V for Victory. Seventy-five years ago, at the height of World War II, Americans knew the gesture well.
Over 15 months in the late 1960s, I was the main battle tank project officer for the U.S.
Author Jon Mikolashek recently presented a glimpse into his most recent book—Blood, Guts, and Grease: George S. Patton in World War I—and one of the Army’s most notable historical leaders.
“He’s provided a real service to us through this book,” retired Lt. Gen. Guy Swan, vice president of Education for the Association of the U.S. Army, said of the author during the Institute of Land Warfare’s Lemnitzer Lecture on Nov. 13.
In October 2017, the U.S. Army announced the establishment of eight cross-functional teams.
Investing in the “legendary” M1 Abrams tank is “at the heart” of the U.S. military’s rebuilding effort, President Donald Trump said during a visit to the Lima Army Tank Plant in Ohio.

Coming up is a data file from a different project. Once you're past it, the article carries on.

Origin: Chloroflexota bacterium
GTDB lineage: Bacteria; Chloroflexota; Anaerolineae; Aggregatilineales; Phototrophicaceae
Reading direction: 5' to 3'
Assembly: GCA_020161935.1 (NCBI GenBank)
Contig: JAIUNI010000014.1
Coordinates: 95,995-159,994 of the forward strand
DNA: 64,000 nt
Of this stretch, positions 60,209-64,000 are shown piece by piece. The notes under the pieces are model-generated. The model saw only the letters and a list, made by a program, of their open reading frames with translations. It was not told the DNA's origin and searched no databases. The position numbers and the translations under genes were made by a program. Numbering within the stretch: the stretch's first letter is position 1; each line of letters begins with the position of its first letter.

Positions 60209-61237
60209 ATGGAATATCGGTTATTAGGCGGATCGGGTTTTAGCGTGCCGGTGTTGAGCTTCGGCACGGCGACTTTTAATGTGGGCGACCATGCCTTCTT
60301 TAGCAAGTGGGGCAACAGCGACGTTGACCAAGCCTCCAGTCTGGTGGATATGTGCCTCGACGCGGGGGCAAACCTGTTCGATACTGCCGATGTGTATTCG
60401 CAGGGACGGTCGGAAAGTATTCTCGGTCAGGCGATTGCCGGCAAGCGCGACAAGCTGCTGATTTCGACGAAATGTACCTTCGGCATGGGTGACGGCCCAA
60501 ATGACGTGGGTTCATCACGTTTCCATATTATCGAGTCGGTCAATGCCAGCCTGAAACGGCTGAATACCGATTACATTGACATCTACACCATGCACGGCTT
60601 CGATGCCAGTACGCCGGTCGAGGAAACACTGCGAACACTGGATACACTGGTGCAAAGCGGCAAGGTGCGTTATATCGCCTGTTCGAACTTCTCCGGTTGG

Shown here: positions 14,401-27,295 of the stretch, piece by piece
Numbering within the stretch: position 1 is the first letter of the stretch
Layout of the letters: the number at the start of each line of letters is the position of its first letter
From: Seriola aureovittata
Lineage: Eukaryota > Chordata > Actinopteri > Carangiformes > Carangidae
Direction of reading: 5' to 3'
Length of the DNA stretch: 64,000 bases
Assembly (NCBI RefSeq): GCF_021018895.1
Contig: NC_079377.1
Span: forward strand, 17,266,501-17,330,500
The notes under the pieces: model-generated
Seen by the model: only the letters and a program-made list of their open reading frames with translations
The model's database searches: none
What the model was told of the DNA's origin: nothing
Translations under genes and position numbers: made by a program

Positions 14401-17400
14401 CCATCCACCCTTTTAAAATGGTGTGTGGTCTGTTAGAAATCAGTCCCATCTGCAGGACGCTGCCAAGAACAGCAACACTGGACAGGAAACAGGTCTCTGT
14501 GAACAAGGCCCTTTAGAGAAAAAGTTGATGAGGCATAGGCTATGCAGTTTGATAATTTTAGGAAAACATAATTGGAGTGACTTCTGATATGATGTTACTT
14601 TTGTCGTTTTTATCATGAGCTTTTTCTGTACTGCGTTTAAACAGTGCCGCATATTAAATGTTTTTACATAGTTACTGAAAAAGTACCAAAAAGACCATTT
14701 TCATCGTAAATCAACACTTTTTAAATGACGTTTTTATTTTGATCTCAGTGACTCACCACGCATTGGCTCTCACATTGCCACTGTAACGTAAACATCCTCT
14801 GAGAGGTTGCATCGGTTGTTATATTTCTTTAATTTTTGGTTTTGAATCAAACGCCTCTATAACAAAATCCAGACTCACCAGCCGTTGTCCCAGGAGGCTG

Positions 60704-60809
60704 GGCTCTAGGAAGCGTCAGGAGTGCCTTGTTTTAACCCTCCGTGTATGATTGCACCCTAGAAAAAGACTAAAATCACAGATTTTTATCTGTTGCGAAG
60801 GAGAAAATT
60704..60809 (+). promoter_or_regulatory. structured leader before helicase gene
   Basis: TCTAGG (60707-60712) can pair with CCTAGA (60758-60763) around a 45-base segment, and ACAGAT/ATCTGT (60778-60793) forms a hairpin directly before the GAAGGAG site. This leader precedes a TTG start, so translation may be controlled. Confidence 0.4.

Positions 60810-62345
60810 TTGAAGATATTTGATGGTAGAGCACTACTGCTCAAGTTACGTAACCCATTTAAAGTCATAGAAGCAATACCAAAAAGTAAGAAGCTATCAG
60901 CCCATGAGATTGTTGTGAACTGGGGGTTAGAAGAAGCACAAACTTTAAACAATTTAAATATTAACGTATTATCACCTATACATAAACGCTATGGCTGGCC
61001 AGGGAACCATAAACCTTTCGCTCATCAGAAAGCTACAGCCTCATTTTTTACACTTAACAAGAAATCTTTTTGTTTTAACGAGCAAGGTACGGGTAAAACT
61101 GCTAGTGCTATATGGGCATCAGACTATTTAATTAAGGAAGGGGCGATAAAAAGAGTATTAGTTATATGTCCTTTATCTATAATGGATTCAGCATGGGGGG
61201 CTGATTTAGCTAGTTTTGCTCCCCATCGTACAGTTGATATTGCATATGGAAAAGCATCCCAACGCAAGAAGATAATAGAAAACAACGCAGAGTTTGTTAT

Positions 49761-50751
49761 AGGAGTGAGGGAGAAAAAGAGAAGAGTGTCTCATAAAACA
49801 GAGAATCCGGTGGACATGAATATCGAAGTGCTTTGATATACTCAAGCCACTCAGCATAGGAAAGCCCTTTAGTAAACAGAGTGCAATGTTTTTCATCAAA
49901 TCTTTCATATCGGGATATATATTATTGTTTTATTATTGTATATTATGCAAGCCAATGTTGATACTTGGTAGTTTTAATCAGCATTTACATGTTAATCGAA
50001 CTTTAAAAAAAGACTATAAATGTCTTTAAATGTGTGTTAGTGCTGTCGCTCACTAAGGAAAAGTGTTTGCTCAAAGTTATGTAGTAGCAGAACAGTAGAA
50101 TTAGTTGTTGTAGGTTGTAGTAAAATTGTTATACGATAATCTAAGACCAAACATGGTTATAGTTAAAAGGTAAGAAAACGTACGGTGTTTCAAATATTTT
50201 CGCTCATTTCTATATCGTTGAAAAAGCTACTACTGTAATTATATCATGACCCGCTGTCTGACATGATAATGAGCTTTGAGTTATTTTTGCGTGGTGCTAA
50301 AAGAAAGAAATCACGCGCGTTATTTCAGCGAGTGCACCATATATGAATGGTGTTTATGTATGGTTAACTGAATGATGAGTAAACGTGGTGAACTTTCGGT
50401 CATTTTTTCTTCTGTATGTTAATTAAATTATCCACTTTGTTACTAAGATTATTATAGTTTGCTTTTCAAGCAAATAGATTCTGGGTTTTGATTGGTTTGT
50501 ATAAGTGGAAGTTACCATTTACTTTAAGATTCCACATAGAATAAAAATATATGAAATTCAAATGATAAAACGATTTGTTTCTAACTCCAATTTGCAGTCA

Trump added that planned upgrades to the tank will keep production of the legacy vehicle “thundering down the assembly line.”
As the great and quoteworthy New York Yankees catcher Yogi Berra would probably say of today’s Army, “It’s déjà vu all over again.”
Two new papers, one on the state of the cavalry and a second on the role of tanks in modern warfare, have been published by the Association of the U.S. Army’s Institute of Land Warfare.
In “The State of the Cavalry: An Analysis of the U.S. Army’s Reconnaissance and Security Capability,” Maj. Amos C. Fox argues that the Army’s current capabilities are inadequate for the service’s current slate of missions. The service must take a “deliberate approach to fixing these deficiencies,” he says.